First the cylinders are set up at the height above the rails which they will occupy when the locomotive is completed, and the attached saddle is prepared for the setting of the smokebox.. The engine frames are then erected and lined up. Next the complete boiler is lifted by one of the overhead cranes and placed in position, the boiler being bolted to the saddle. The tubes are then inserted and expanded. Then the driving wheels are put in place, or rather the boiler and frames are raised by the overhead cranes and lowered down upon the wheels, the journal boxes and the axles being guided in between the pedestals. At this point the engine has the appearance shown in the upper left-hand cut on the front page. Meanwhile the various boiler fittings have been put in place and connected up. The next step is the water test in which hydraulic pressure is applied at about 266 pounds to the square inch, the working pressure being 200 pounds to the square inch. Then the water is removed from the boiler and it is tested with steam at 10 per cent in excess of the working steam pressure. The connecting rods, link motion, etc., are assembled, the valves are set and the eccentrics keyed to the main axle. Meanwhile the boiler is being lagged, the same protection being placed over the cylinders. By this time the locomotive presents the appearance shown in the large cut at the below. The sheet iron jacketing is then placed over the boiler and cylinders. Then follows the engine test, the boiler being connected to a stationary steam plant and the engine run under steam. After the painting and various finishing touches the locomotive is ready for shipment.

THE TESTING ROOM.—Before closing, a word should be said with regard to the testing department, the work of which may be said to lie at the very foundation of the excellence which characterizes the output of this establishment. All material that enters the works is subjected to both a chemical and physical test. Every delivery of plates is numbered, as is also every plate in each boiler. When a set of plates is being shipped, say from a mill at Pittsburg, a piece is previously cut from every plate and expressed to the Baldwin testing department, where it is tested. The rejected test pieces are sent to the shipping clerk, and as the plate shipment comes in, the corresponding plate is returned to the makers. The boiler plate is of open hearth steel, of a tensile strength of 60,000 pounds to the square inch, and it must show an elongation of 25 per cent in 8 inches. By the careful system adopted of numbering every plate in every boiler and keeping a record of the test on each batch of plates, it is possible, in case of a boiler explosion, to refer to the test and obtain full data regarding the plate.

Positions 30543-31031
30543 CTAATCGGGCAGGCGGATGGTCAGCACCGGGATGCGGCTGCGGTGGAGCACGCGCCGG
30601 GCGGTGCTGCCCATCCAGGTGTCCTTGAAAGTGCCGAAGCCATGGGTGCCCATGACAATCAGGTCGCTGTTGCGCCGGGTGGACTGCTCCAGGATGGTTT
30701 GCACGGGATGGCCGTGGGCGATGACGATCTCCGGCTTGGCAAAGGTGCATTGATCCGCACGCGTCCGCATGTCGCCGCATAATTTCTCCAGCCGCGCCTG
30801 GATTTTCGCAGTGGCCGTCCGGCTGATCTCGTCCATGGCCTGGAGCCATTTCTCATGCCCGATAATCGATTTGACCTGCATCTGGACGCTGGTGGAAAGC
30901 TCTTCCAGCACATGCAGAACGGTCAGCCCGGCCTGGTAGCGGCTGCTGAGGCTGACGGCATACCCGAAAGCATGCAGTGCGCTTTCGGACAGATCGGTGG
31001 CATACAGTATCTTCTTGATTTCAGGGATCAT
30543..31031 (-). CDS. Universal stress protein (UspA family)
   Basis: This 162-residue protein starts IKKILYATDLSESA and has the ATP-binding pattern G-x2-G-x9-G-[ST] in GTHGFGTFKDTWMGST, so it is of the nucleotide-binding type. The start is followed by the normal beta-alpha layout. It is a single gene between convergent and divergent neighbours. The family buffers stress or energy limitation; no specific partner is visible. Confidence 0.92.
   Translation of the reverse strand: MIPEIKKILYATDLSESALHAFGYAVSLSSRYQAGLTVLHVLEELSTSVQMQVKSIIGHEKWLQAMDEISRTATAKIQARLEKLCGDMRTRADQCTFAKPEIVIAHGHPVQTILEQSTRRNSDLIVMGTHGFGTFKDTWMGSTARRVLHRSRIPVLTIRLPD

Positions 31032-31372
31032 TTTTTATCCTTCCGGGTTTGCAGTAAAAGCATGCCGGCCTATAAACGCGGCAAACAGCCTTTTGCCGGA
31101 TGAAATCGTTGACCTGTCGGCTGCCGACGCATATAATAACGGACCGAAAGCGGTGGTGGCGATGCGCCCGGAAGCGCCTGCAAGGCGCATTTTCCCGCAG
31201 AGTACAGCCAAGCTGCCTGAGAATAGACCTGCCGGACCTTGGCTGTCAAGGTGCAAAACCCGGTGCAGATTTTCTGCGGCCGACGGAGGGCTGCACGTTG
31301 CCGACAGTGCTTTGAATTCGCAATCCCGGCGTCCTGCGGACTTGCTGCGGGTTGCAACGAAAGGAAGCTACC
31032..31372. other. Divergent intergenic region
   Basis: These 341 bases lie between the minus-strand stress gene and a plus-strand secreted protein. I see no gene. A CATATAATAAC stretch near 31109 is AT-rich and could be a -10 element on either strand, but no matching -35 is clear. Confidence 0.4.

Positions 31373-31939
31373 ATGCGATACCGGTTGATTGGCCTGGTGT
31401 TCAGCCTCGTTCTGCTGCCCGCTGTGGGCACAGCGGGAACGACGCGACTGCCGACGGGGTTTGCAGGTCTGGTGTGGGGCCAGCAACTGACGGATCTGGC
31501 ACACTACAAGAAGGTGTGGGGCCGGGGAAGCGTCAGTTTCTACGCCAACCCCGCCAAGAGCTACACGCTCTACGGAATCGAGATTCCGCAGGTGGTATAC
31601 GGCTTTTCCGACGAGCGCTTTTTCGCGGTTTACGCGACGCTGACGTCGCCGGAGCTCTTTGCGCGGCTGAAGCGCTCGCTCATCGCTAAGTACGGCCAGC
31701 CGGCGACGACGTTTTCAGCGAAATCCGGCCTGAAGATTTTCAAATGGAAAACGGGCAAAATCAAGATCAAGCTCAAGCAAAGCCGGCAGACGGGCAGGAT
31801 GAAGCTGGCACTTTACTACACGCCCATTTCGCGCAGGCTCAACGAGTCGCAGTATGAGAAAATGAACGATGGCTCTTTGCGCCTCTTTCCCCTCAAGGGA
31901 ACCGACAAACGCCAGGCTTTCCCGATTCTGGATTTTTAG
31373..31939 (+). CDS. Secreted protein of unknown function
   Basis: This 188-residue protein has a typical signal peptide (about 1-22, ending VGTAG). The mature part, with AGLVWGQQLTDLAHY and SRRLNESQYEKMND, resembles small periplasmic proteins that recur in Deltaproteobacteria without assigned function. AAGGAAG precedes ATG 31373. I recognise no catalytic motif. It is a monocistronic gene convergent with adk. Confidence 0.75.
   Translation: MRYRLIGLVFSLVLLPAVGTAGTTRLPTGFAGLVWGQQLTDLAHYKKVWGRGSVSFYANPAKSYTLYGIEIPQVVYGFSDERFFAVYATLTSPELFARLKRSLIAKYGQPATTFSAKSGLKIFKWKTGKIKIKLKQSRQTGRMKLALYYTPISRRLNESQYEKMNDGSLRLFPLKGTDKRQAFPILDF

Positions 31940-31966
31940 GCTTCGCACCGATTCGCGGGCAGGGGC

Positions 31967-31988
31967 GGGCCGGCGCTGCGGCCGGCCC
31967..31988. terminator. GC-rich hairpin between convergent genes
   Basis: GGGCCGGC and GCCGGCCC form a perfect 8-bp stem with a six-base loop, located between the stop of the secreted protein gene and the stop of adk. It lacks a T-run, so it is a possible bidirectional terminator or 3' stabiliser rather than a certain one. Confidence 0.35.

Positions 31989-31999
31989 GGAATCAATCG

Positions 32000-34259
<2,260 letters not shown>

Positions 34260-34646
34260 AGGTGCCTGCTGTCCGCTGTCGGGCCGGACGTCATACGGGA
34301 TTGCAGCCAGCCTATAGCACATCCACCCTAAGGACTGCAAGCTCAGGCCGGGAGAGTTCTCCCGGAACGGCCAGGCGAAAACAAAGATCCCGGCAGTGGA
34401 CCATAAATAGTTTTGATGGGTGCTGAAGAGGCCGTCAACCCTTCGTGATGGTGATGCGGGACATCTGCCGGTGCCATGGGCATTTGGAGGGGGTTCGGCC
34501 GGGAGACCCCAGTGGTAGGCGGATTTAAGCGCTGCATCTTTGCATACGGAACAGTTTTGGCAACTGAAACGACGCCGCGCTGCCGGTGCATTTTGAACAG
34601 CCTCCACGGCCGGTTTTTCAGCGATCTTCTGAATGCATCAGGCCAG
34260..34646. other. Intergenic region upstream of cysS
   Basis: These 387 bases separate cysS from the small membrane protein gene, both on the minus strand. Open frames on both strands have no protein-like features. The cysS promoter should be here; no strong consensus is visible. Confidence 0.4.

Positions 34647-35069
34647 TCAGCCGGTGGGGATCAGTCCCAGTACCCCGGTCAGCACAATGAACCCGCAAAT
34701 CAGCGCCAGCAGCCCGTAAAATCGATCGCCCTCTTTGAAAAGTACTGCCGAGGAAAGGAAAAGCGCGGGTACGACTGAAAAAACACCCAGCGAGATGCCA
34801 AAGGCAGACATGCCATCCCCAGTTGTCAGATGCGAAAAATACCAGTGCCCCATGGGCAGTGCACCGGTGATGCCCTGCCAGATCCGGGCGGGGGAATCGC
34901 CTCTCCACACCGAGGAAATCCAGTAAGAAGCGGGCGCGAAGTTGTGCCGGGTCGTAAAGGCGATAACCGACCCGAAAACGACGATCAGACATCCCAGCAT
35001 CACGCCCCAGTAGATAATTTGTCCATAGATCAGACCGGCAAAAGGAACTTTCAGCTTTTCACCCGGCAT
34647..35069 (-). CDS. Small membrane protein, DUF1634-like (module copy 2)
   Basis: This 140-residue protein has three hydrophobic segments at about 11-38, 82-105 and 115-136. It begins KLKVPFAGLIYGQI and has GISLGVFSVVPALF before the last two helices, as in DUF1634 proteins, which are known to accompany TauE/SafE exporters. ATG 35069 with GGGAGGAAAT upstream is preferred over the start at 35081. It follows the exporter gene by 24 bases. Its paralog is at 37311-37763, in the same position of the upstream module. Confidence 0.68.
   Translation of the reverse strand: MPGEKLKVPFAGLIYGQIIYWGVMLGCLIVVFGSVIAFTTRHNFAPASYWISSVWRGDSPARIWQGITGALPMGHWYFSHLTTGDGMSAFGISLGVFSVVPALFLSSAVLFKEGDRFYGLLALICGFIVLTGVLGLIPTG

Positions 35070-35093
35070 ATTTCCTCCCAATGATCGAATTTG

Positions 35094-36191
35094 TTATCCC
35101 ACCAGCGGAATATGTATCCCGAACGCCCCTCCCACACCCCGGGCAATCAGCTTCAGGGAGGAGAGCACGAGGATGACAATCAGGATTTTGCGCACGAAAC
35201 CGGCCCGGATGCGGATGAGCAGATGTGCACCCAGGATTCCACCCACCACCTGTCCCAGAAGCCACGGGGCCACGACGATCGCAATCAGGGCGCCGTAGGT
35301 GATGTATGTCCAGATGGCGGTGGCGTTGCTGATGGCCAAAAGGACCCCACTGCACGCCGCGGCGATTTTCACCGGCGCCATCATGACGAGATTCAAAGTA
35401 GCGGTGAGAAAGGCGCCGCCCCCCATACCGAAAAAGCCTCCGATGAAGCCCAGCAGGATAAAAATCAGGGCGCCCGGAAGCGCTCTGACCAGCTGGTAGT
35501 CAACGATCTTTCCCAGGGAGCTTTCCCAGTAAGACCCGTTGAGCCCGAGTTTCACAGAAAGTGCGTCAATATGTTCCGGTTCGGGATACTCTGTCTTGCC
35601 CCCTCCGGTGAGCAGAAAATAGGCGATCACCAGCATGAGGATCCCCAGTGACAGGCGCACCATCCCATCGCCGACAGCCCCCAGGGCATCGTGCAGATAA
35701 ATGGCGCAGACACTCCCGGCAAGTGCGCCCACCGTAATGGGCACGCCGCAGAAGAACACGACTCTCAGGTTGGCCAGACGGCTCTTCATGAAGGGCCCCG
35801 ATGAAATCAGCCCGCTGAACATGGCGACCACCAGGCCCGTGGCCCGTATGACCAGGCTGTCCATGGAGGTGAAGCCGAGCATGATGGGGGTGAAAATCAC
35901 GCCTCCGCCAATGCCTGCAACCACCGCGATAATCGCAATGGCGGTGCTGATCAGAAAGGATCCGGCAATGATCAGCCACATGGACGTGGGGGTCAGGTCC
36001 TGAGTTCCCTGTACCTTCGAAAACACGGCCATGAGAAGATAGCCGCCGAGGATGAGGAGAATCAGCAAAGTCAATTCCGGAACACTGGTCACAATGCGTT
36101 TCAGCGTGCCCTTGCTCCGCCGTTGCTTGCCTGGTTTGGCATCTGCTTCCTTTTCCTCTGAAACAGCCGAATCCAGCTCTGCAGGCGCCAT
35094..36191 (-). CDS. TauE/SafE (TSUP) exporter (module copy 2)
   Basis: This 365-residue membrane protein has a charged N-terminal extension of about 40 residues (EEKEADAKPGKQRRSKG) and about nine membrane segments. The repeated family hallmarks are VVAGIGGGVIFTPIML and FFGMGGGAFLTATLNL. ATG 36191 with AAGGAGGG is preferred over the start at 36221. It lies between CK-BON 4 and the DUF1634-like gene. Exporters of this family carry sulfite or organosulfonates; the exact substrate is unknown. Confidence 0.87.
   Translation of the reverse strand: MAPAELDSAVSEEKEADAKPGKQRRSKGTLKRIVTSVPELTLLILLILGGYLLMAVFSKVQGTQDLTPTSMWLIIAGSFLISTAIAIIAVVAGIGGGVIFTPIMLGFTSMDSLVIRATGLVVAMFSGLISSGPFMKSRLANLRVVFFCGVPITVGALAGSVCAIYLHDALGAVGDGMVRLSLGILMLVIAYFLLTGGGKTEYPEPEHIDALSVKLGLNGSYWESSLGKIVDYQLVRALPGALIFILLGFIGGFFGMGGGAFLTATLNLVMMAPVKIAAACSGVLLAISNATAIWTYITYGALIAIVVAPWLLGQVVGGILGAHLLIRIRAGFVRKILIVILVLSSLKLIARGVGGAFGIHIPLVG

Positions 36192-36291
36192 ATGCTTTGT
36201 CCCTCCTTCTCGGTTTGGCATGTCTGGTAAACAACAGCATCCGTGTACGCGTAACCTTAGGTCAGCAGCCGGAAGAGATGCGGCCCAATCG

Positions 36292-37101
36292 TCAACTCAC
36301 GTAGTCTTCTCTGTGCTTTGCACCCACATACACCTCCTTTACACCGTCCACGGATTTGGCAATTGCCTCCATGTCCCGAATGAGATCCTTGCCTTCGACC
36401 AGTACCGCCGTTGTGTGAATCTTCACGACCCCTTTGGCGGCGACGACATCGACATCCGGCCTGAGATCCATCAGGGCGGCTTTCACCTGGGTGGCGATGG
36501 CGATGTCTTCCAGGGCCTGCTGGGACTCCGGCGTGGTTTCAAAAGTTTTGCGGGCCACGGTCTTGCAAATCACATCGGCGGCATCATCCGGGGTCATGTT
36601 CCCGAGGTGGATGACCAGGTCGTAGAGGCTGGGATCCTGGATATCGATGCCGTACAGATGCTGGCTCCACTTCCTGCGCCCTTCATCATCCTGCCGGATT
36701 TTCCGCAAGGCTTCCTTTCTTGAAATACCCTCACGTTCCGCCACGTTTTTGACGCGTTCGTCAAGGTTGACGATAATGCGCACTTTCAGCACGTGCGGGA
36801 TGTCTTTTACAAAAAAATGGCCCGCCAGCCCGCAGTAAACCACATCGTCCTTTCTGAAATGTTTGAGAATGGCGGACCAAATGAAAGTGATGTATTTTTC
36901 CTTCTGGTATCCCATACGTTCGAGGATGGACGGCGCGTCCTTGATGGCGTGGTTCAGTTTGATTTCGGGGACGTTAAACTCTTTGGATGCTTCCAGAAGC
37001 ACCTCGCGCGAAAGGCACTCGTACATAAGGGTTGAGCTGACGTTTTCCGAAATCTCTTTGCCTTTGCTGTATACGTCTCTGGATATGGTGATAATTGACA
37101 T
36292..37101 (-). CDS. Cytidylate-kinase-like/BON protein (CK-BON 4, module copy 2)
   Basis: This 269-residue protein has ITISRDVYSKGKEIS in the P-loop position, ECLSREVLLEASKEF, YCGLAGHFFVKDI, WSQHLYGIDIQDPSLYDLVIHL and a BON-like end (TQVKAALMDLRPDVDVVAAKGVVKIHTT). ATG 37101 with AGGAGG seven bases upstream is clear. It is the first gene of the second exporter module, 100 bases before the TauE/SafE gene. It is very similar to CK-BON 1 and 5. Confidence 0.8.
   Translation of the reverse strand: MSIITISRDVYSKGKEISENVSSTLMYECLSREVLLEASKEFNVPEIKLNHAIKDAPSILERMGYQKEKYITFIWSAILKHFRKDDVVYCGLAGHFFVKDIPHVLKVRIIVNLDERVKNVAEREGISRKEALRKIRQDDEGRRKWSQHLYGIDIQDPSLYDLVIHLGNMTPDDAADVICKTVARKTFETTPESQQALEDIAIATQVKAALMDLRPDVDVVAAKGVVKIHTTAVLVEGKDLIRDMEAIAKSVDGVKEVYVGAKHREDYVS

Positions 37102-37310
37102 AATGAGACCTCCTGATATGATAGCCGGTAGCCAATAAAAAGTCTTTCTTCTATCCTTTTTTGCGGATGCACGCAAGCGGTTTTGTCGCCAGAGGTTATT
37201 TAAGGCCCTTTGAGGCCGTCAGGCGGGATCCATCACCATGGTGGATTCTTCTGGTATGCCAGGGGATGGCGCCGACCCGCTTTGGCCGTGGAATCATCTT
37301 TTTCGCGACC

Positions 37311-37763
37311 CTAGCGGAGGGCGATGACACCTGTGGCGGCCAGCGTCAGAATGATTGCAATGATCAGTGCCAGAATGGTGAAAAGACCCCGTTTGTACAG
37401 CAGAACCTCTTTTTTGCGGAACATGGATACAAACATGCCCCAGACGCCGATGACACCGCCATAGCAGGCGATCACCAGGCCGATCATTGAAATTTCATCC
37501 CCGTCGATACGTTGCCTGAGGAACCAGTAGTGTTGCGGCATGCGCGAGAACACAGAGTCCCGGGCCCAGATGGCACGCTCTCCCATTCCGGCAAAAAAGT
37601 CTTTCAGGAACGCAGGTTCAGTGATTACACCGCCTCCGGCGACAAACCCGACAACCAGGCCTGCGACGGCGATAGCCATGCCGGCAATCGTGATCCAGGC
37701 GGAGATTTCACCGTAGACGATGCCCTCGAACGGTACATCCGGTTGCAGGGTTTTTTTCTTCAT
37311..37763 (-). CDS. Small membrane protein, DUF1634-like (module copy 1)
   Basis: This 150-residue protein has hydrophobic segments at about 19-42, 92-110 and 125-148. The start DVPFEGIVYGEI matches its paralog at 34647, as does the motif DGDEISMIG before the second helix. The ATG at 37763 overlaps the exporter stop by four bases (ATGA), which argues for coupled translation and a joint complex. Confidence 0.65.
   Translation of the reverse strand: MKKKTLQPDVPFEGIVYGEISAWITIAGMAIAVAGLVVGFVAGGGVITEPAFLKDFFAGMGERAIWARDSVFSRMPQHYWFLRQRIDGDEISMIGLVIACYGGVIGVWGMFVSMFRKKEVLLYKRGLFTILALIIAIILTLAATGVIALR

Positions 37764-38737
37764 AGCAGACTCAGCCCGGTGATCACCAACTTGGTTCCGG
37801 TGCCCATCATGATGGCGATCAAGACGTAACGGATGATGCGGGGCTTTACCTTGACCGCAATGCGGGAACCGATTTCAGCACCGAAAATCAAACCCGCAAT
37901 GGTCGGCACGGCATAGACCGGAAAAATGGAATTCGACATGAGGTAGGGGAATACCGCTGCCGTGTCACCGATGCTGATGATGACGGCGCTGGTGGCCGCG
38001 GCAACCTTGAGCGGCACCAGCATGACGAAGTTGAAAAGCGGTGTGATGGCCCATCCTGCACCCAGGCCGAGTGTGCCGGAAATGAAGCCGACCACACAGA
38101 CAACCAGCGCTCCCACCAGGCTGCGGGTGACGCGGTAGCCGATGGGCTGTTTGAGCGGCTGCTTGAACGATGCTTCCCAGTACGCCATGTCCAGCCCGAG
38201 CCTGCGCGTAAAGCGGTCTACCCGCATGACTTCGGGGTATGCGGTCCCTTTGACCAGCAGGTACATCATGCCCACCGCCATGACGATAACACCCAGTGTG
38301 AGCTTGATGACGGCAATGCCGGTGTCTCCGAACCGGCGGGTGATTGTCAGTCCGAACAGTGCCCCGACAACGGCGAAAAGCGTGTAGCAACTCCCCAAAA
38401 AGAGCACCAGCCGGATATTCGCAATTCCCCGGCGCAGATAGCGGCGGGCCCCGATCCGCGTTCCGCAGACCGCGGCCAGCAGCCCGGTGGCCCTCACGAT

It is interesting to notice, in closing, the great increase in weight and cost of locomotives that has taken place during the past twelve years. In 1890 the average weight of a locomotive was 100,000 pounds, and its average cost $8,000. In 1902, the average weight is 150,000 pounds, and the average cost $12,000, the increase in cost having kept pace very closely with the increase in weight, and this in spite of the fact that labor and materials have risen very considerably in cost.